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Insight Health: Detecting Potential Cardiovascular Inflammation through Peak Analysis of SERS Data

Submitted on Thursday, 23/05/2024

Detecting Potential Cardiovascular Inflammation through Peak Analysis of SERS Data

by Professor Mark Roantree, Insight Funded Investigator, DCU and Insight members Dinh Viet Cuong, Damhan Richardson and Nirod Sarangi

Exosomes are tiny cell-derived vesicles emitted by all cells. They are surrounded by a membrane much like the membrane from their originating cell and carry a diverse cargo of macromolecules including proteins, lipids, mRNAs and microRNAs. As their contents reflect their origin, exosomes can provide insight into the metabolic status and health of the cells they are derived from. Therefore, they are emerging as important diagnostic tools, accessible through liquid biopsy.

In this project, cardiac endothelial cells, the cells that line the blood vessels of the heart, were grown under normal, hypo and hyperglycaemic conditions, the latter intended to model endothelial dysfunction, typical of cardiovascular inflammation.  The composition of exosomes emitted by these cells is then analysed using a technique known as surface enhanced Raman spectroscopy (SERS). The spectra are highly complex as they reflect contributions from all constituents of the exosome but provide a“fingerprint” that reflects the originating cell’s health.   The classification of these exosomes is a good task for the right machine learning function. As part of the feature extraction process, peak analysis is used to generate profiles for each of the three cells types (hypoglycaemic, hyperglycaemic, and healthy) and is used for learning and validation during the creation of the machine learning model.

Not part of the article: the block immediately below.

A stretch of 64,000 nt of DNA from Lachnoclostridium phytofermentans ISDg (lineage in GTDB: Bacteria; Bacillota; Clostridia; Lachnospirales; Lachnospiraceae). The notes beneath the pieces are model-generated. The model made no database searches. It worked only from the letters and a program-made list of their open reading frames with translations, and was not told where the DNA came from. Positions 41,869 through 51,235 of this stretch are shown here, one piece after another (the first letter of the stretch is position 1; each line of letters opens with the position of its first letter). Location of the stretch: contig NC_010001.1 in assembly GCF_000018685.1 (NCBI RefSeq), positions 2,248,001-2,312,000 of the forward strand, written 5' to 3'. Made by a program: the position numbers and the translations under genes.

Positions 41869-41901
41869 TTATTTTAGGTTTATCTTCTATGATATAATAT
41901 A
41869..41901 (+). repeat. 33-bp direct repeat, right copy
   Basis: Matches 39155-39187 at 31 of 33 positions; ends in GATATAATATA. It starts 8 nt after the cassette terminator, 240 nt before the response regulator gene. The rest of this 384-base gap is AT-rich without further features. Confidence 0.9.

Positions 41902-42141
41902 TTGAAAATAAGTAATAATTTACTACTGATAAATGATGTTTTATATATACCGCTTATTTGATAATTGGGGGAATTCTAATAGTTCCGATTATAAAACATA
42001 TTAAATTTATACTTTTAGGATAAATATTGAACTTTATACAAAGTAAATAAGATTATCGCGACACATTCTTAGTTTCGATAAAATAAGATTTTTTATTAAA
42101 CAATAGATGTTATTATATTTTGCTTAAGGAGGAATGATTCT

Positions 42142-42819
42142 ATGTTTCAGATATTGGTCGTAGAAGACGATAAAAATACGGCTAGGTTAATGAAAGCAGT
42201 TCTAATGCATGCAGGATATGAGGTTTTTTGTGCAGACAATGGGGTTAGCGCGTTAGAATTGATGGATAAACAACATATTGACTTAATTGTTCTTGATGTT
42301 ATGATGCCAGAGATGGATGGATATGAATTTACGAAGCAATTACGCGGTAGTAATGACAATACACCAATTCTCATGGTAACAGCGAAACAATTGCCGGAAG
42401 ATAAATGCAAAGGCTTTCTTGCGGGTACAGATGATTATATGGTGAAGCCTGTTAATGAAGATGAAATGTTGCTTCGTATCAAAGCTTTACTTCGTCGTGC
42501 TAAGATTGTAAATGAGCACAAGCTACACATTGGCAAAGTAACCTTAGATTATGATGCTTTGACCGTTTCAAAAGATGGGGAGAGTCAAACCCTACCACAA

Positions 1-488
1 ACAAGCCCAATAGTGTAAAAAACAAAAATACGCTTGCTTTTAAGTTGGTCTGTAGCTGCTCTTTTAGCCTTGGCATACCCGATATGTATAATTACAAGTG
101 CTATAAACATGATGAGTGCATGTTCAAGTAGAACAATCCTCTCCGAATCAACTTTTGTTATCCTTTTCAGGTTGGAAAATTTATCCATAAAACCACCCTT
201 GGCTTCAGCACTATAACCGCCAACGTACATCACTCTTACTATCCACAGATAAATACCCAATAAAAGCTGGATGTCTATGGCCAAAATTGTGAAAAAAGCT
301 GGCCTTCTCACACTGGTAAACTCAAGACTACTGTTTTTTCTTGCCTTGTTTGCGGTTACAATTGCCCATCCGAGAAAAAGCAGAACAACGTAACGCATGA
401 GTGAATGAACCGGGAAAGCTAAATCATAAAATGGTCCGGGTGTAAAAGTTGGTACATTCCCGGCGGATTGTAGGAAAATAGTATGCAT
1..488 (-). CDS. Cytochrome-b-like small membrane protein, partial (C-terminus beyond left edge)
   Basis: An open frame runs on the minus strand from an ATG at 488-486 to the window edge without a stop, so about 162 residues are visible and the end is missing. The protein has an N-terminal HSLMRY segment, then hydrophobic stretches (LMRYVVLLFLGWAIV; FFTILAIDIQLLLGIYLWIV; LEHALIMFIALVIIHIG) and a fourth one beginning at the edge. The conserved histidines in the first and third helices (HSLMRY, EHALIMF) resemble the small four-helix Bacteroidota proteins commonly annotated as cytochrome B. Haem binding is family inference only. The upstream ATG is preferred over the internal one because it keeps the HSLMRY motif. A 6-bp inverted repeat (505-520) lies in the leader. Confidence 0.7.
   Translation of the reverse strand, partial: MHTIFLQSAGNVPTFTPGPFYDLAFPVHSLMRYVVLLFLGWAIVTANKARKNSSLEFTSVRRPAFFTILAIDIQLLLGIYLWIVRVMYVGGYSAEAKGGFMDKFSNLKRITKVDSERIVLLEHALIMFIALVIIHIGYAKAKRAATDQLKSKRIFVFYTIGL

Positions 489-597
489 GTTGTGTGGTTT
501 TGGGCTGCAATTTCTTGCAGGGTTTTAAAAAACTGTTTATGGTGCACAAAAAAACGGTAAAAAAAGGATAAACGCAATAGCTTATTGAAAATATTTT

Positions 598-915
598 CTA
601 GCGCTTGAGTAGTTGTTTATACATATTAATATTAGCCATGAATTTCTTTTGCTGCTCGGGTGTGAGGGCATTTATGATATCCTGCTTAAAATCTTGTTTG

The first figure above represents the Raw SERS spectrum of one sample of hypoglycaemic exosome. The second figure represents the same with pre-processing i.e. scaling, background removal, and smoothing.

During peak analysis, a “peak” profile depends on the settings of: minimum prominence, minimum width, and minimum distance between peaks. Defining a search space of these parameters allows for the generation of several hundred unique feature sets, all of which are fed into the machine learning functions.

This collaborative research effort involves members from Prof. Mark Roantree’s team in the School of Computing, Prof. Tia Keyes’ team in the School of Chemistry, and Prof Paul Cahill in the School of Biotechnology, all at Dublin City University. Team members include Dinh Viet Cuong, Damhan Richardson and Nirod Sarangi from the Insight SFI Reseach Centre for Data Analytics and PhD student Thomas Keogh from the SFI Centre for Research Training in Artificial Intelligence.